It’s not just teenagers who get acne. While blemishes are most common during puberty, even babies can be affected and some people develop acne prone skin in adulthood.
Acne is sometimes labelled according to the age at which it occurs: baby acne, teenage acne, adult acne etc., but it is also described according to the severity of its symptoms (e.g. Acne Conglobata) and, at other times, the various forms of acne are grouped according to the external causes that may have triggered blemishes (e.g. Cosmetic and Mallorcan Acne).
This article looks at all three different ways of grouping acne and explains the names, likely triggers and symptoms of each different type.
We use terms such as comedones, papules and pustules to describe the different forms of acne. If you’re not familiar with these, you can find an explanation of the terms used to describe blemishes in Acne-prone skin in general.
If you’d like to find out more about how blemishes and acne develop, take a look at the development of acne and the causes and triggers of acne. For how to care for skin, read the ideal skincare products and routine for acne-prone skin and acne medication and common treatments.
This article may help you identify the type of acne that you have but, if you are still in doubt after reading it, and if your skin is causing you problems, then you should consult your doctor who will be able to give you the information and advice you need.
Acne at different life stages
Our hormones behave differently at different stages of our life. This means that acne, for which the primary internal cause is hormonal, varies depending on our age. You can read more about the relationship between acne and hormones here. Acne is most likely to occur when hormones are fluctuating and is broadly categorised into four different age-related types:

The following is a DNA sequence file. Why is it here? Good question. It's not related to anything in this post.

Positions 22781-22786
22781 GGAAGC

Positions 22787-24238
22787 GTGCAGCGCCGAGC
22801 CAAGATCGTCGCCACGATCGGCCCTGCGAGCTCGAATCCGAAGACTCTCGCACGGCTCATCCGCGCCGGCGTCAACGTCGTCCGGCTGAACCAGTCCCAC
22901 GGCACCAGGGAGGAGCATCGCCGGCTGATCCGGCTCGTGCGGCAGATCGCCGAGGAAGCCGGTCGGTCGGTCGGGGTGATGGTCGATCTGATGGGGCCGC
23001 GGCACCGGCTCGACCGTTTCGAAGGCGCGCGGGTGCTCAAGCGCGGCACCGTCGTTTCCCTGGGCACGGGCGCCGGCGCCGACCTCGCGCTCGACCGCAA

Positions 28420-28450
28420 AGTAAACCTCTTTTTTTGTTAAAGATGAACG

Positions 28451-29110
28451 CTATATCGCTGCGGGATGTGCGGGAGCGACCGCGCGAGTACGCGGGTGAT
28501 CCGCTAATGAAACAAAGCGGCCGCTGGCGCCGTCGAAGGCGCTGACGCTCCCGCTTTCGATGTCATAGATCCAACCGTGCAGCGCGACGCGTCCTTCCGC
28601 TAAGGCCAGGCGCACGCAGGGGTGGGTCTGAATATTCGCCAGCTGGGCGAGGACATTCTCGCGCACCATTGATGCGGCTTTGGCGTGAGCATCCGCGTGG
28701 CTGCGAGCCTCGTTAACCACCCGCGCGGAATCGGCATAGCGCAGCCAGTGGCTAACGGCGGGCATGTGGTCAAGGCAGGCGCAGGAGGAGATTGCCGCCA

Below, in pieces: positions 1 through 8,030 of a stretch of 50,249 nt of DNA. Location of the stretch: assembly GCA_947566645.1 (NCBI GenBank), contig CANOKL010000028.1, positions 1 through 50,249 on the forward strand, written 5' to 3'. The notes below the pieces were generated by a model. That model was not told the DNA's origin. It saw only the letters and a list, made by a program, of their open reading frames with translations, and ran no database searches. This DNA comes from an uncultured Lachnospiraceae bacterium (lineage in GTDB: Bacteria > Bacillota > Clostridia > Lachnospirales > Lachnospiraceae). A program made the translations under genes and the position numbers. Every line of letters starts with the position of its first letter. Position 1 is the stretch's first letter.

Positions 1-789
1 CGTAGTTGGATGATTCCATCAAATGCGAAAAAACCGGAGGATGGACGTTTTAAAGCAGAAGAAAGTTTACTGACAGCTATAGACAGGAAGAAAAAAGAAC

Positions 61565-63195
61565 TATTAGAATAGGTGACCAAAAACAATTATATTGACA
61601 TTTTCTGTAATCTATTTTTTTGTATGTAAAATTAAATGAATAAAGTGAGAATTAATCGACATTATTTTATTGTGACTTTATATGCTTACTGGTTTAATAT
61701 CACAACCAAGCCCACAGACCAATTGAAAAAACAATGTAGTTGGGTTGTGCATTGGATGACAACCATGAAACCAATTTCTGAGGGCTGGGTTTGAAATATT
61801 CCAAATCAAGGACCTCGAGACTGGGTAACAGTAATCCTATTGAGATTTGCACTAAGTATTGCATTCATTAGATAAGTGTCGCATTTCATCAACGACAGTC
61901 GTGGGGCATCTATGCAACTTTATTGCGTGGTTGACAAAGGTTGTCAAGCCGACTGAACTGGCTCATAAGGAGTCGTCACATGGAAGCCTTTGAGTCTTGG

Also known asNeonatal acne, baby acne
When does it occur?In around 20% of newborns. Boys are four times more likely to experience baby acne than girls
Where does it occur?Most frequently on the cheeks. More rarely on the forehead and chin
SymptomsNormally closed comedones (whiteheads). Occasionally open comedones (blackheads), papules and pustules.
Can it scar?Unlikely
Also known asToddler acne, acne infantilis, infantile acne, acne juvenilis
When does it occur?Between the ages of three and twelve months. Boys are more frequently effected than girls
Where does it occur?On the face, particularly the cheeks
SymptomsMost commonly, a few comedones side by side or single papules or pustules.
Can it scar?Yes, in rare cases
Also known asTeenage acne, puberty acne, normal acne, acne simplex
When does it occur?During puberty (most likely between the ages of 15 and 18). Between 70%- 95% of adolescents are affected to some degree by acne1
Where does it occur?On the face and upper body
SymptomsAcne Vulgaris ranges in severity from light acne (known as Acne Comedonica) through moderate and sometimes more severe acne (Acne Papulopustulosa) to severe acne (Acne Conglobata).
Can it scar?Between 2% and 7% of those who’ve had severe acne experience scarring. (1)
1 C.C.Zouboulis, Hautarzt 2014 65: 733-750
Also known as
Adult acne, late acne
When does it occur?
In adulthood (from approximately age 25 onwards)
For 20 to 40% of the population acne either persists beyond the age of 24 or begins after that age
The most common skin disease in industrialised nations
More common among women than men as triggered by stress and the hormone fluctuations of the menstrual cycle, pregnancy and menopause.
Where does it occur?
On the face (primarily the chin and jaw), neck and upper body
Acne Tarda ranges in severity from light acne (known as Acne Comedonica) through moderate and more severe acne (Acne Papulopustulosa) to severe acne (Acne Conglobata)
Can it scar?